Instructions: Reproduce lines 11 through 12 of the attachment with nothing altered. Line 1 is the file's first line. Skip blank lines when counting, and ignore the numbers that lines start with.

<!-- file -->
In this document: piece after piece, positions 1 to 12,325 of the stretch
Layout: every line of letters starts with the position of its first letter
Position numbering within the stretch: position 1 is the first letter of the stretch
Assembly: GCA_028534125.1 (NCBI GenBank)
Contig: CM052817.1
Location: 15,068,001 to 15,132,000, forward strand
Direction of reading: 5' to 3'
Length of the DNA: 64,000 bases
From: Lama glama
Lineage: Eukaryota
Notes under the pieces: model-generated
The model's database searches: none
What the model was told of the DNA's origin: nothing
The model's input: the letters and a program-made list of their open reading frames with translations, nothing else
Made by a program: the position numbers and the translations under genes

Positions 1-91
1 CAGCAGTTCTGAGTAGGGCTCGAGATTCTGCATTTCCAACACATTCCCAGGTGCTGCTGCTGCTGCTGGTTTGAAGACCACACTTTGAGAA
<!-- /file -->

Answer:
Notes under the pieces: model-generated
The model's database searches: none